Preserving the past for the future

Columns

Importance of recognizing history through monument preservation

By Alexandra Lachine Editor-In-Chief

As the American political arena is deeply divided due to recent extremist events across the nation, many people have demanded the removal or defamation of historical monuments and sites, particularly those related to the Confederate Army that seceded The Union to initiate what would go on to be the bloodiest war fought on American soil, the Civil War.

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A statue of Robert E. Lee located in Charlottesville, VA, now in the midst of controversy. (Image from CNN.)

Most statues of Confederate soldiers were actually erected in the half-century period that followed war’s end in an effort to reconcile the union between north and south as well as to cement the narrative of the south’s lost cause. The common objection to these statues today is that they serve to publicly honor their subjects.

With any middle school education in history, we must know to view these monuments as haunting and cautionary tales. While the original intent of their erection was not to warn or educate future Americans on the heinous practice of slavery and secession in its name, it is our duty in the present to be mature and enlightened enough to recognize them as such. The very fact that these statues were built in prominent public places is a rather powerful lesson in American history.

In these cases, the purpose of public monuments is to oblige us to deal with and move past our nation’s turbulent history and the changes of human nature with time.

But the iconoclasm on display now in American politics is more so a critique of American constitutionalism. President Trump was mocked for suggesting that progressive activists would demand the removal of George Washington or Thomas Jefferson after being unsatisfied with the removal statutes of rebel soldiers. But sure enough, the Lincoln Memorial in the nation’s capital was spray painted by vandals soon after and another statue of the Great Emancipator was torched in Chicago.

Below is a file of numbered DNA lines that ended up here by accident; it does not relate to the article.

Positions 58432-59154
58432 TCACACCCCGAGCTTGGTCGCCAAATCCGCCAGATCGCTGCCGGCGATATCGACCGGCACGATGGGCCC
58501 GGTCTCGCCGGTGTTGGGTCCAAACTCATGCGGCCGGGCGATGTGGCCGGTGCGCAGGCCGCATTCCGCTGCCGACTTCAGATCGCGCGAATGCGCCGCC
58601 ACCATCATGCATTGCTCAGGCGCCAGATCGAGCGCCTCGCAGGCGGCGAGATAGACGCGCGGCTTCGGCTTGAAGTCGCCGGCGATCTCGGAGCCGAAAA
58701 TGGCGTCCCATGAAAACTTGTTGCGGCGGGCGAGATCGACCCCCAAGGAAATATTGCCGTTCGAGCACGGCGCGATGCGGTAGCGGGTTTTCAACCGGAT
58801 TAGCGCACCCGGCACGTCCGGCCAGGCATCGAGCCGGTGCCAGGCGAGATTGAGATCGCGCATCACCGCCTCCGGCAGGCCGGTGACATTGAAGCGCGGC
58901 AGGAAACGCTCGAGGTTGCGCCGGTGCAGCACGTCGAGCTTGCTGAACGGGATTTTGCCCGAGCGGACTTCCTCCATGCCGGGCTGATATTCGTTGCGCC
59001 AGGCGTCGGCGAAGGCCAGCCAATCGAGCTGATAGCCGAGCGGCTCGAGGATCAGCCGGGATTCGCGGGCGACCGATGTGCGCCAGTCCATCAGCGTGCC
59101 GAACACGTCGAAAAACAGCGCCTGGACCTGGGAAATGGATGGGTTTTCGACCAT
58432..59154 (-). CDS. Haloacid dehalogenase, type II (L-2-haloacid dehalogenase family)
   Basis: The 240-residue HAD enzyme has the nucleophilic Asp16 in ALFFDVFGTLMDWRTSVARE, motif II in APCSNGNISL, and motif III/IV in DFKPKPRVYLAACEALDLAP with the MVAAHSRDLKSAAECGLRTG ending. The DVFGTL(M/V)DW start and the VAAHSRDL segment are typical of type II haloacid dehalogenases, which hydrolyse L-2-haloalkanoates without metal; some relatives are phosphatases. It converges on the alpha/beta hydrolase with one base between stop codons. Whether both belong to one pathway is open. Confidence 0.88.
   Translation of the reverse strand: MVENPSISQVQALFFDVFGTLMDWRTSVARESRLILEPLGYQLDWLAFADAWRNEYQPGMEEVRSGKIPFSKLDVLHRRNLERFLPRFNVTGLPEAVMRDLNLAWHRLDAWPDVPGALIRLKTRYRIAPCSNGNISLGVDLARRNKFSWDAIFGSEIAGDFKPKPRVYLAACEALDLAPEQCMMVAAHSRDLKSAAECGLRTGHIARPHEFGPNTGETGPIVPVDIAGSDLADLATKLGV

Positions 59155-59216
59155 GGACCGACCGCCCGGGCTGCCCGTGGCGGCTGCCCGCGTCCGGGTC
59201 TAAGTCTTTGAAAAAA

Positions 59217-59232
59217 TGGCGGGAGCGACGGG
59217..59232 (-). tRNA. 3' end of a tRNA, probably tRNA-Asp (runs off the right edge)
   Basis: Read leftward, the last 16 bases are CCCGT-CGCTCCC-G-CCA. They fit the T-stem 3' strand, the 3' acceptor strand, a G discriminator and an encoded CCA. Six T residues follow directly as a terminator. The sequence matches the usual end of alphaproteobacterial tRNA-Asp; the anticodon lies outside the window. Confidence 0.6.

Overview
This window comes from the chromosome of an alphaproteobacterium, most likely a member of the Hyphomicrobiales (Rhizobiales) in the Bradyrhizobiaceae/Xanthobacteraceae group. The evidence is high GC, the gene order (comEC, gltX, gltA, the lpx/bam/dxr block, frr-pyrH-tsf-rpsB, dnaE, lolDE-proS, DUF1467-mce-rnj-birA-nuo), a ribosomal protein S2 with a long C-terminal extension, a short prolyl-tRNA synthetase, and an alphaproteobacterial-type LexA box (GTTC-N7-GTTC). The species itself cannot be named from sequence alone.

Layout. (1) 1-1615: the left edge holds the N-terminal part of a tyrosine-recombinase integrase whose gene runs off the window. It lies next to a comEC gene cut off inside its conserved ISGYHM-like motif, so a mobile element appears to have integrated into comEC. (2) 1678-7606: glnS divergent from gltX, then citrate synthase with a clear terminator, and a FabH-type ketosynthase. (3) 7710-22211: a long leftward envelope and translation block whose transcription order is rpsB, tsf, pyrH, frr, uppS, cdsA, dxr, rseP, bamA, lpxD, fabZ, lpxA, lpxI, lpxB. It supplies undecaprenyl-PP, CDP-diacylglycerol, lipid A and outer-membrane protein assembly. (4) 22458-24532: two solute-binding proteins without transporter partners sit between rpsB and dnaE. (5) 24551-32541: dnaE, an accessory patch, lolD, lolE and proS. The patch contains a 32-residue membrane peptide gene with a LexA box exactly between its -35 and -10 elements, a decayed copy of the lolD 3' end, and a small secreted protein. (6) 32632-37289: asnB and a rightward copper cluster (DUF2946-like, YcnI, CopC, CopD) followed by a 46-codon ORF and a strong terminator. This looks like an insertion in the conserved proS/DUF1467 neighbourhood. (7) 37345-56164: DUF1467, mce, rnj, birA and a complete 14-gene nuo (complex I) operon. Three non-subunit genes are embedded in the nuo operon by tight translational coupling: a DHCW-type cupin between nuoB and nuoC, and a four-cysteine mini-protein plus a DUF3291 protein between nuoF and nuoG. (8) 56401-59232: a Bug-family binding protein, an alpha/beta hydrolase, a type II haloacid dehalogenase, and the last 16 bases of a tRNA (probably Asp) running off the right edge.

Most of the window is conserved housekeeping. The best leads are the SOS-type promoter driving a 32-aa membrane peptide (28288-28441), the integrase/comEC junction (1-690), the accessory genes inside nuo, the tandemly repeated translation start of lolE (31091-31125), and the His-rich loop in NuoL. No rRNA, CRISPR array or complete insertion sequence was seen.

People have called for the abandonment of the Jefferson Memorial and the removal of Washington and Jackson’s names from public places for their ownership of slaves. Journalists have even gone so far as to call for Mount Rushmore’s destruction. For many on the left wing of politics, Confederate statues are merely small obstacles in forgetting a much larger “problem,” the past.

This criticism is common among so-called activists because they feel compelled to liberate society from any trace of tradition and history as contributions to a glorious new future. It was this very mindset that sparked Mao’s Cultural Revolution in China, the rise of communism in Soviet Russia and the sanitation of art and religion in France during the French Revolution.

These depraved ideologies claimed thousands of innocent lives. While progressives shouldn’t be equated with that at this point, they’re trapped by a similar, dangerous conceptual thought. These activists believe the existence of these statues constantly remind us of a painful past that must be forgotten and should be demolished at all costs.

But the past is always with us and must be kept in mind to avoid ever slipping back into those dark chapters of history. Toppling statues or prohibiting free speech will never evict hatred from a person’s heart, for only education and recognition of a troubled past while working toward a better tomorrow for everyone can do that.